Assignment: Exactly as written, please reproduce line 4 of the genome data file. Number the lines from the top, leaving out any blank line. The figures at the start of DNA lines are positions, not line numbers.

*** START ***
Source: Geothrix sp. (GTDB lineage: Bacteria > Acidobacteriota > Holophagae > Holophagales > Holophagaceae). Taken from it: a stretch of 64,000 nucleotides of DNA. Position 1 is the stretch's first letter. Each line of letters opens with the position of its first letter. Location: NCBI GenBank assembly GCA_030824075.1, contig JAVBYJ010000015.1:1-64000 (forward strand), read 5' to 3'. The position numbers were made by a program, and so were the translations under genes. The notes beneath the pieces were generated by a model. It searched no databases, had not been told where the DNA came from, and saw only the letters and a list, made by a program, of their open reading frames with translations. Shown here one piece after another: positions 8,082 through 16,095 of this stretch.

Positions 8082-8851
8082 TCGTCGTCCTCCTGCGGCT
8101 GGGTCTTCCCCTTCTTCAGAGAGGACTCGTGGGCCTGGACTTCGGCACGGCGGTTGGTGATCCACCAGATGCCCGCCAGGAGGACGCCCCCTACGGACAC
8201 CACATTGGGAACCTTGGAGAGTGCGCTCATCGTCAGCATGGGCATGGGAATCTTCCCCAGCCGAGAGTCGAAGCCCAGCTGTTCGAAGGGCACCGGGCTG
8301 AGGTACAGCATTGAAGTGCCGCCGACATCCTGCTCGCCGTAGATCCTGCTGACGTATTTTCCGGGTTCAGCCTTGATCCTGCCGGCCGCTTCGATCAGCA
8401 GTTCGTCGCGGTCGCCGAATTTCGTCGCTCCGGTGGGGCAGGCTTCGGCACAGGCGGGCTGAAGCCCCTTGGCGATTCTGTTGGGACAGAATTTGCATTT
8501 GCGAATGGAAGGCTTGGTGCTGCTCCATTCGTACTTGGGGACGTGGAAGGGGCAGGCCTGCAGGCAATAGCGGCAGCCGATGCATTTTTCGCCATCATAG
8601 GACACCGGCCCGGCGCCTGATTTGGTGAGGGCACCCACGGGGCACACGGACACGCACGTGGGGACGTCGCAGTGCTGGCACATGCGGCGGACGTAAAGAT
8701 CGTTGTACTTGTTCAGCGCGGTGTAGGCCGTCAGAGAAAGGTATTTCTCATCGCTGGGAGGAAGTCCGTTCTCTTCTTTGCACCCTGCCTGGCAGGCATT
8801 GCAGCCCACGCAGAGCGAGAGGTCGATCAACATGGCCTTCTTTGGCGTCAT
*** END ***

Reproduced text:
8101 GGGTCTTCCCCTTCTTCAGAGAGGACTCGTGGGCCTGGACTTCGGCACGGCGGTTGGTGATCCACCAGATGCCCGCCAGGAGGACGCCCCCTACGGACAC